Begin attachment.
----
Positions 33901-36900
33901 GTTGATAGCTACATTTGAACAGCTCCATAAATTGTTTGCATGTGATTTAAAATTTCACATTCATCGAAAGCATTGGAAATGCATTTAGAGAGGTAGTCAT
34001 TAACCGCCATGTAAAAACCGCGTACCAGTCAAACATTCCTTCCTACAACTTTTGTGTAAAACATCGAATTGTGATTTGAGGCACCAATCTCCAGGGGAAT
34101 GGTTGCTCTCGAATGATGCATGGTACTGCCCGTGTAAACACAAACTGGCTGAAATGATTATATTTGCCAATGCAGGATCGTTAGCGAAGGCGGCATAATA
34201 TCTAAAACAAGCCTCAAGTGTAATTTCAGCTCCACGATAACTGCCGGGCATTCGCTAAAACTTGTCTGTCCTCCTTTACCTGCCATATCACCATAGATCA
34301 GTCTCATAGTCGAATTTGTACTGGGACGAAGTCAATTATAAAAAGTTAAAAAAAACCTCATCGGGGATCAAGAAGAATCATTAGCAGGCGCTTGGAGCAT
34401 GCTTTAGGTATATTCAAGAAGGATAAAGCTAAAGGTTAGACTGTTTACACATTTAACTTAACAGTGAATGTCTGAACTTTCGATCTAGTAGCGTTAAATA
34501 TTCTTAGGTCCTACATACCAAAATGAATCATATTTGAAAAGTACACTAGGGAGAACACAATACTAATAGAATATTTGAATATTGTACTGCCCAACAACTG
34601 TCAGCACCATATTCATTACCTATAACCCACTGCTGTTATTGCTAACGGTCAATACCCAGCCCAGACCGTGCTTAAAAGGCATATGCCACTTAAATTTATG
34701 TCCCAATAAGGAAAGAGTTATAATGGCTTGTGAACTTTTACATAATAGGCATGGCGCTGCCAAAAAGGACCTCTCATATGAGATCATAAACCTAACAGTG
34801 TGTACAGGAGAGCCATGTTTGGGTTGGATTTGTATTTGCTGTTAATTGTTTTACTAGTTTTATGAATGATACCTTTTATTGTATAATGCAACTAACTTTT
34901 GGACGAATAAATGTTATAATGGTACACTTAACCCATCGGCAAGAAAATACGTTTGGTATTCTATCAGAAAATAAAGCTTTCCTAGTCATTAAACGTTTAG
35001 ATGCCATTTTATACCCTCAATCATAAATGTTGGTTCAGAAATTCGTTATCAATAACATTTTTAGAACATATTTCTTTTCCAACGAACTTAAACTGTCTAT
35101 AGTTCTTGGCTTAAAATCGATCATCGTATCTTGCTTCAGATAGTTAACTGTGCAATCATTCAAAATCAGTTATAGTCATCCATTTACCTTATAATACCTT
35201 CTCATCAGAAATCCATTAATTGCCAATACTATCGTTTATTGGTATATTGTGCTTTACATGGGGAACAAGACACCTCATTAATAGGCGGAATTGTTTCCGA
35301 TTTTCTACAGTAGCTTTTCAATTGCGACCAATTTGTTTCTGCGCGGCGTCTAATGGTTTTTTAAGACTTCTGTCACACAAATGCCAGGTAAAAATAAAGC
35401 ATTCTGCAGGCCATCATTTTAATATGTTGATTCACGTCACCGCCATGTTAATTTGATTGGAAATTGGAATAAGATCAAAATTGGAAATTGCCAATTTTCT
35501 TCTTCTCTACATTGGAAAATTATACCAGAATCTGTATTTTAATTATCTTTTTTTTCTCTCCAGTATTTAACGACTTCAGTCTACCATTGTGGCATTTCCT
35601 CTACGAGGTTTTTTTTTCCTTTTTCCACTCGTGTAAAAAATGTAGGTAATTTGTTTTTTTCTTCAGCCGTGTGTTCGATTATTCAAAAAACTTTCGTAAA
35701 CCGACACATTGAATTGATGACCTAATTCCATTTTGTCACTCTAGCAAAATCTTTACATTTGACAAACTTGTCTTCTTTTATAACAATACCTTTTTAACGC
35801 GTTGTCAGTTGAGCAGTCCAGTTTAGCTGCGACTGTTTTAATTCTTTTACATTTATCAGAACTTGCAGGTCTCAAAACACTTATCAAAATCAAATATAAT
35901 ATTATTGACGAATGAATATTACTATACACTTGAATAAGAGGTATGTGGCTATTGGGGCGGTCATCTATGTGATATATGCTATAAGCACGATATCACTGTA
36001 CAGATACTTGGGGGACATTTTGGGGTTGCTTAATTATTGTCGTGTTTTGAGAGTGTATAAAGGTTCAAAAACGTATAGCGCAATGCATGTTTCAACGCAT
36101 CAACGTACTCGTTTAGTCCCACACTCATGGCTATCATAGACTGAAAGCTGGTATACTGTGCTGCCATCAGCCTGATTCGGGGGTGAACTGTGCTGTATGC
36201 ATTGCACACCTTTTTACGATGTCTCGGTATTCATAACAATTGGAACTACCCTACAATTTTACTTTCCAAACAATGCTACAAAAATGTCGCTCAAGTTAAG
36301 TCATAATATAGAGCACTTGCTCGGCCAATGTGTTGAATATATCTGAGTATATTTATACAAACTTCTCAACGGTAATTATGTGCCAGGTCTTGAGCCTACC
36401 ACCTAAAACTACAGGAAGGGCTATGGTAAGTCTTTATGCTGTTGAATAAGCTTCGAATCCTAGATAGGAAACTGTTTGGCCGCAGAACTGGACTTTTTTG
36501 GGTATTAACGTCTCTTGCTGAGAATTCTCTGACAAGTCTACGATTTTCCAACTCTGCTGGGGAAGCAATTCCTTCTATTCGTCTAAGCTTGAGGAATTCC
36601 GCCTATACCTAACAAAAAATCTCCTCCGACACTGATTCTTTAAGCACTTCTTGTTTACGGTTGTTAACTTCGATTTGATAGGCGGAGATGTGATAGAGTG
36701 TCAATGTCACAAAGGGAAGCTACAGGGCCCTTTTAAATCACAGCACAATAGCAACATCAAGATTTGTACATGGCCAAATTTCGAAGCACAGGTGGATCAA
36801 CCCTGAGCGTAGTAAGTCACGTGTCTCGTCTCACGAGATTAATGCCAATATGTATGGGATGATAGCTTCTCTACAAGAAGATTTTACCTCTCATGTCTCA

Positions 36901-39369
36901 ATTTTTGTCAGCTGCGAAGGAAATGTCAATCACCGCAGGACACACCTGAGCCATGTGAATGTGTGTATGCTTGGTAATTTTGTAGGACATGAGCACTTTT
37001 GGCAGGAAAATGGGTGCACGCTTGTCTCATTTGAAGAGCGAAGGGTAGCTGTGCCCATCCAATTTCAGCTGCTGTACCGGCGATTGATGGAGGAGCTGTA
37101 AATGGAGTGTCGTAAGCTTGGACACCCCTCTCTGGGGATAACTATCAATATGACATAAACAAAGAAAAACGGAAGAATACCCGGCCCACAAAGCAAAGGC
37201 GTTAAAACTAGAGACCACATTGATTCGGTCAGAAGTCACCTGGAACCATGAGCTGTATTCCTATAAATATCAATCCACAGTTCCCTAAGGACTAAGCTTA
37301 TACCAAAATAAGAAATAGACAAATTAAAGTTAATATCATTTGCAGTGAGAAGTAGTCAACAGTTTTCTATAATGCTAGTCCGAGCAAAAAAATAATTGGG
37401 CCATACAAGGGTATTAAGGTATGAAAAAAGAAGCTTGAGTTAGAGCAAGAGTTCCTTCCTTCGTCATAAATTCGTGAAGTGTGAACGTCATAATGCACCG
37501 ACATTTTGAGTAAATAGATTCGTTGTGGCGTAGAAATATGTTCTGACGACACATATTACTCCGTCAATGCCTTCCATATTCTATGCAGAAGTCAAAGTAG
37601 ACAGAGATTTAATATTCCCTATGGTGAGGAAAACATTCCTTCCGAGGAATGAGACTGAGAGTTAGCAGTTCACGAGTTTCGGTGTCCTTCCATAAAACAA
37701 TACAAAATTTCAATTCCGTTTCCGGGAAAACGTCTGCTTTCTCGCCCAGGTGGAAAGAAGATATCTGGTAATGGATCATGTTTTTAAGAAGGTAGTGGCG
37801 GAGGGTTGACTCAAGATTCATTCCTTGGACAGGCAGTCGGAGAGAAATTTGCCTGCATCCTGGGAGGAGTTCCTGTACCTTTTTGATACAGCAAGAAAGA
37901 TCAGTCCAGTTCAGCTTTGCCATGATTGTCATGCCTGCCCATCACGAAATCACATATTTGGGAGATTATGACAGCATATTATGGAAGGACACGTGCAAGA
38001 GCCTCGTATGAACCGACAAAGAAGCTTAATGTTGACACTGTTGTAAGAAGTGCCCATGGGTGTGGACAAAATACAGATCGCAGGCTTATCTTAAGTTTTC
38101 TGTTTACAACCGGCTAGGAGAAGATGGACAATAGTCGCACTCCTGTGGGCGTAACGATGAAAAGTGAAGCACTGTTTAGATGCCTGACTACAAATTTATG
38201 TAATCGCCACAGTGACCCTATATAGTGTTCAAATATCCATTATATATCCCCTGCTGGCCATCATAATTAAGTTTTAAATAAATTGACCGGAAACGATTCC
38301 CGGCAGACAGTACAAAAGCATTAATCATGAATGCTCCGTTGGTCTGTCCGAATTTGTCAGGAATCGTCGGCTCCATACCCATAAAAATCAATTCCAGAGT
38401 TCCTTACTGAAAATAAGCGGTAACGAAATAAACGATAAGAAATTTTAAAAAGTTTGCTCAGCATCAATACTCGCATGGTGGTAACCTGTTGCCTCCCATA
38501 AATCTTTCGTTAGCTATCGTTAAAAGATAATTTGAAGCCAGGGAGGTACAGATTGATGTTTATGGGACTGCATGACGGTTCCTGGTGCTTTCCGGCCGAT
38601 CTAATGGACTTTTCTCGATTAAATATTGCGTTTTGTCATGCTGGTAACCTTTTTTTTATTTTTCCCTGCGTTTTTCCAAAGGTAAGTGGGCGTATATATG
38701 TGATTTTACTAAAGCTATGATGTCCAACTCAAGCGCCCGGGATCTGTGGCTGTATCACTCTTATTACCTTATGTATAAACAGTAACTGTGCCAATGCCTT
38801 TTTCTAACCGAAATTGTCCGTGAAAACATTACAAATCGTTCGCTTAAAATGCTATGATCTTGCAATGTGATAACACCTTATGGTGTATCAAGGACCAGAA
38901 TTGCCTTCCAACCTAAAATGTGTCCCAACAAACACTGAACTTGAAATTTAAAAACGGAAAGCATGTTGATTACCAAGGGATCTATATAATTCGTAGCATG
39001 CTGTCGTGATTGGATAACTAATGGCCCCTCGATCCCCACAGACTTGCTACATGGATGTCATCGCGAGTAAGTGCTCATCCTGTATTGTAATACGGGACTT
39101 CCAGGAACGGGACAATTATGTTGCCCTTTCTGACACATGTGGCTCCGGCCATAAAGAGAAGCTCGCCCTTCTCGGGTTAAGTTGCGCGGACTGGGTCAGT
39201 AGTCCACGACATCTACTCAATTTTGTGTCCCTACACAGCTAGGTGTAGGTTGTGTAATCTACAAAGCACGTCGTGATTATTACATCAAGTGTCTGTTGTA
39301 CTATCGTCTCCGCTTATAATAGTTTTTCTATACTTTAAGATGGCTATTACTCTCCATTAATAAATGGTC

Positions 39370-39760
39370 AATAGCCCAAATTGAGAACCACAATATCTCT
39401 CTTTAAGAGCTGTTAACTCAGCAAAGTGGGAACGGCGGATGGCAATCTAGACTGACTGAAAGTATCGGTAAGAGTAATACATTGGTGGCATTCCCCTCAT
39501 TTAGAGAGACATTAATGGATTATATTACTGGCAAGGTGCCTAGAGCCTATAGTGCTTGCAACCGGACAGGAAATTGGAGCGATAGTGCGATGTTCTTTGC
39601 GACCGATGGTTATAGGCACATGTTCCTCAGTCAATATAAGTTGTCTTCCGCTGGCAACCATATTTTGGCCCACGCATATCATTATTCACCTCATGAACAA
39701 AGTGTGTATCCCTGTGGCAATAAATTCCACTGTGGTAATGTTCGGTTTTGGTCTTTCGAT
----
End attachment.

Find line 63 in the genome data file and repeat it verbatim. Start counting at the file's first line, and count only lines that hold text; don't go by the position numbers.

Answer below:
39701 AGTGTGTATCCCTGTGGCAATAAATTCCACTGTGGTAATGTTCGGTTTTGGTCTTTCGAT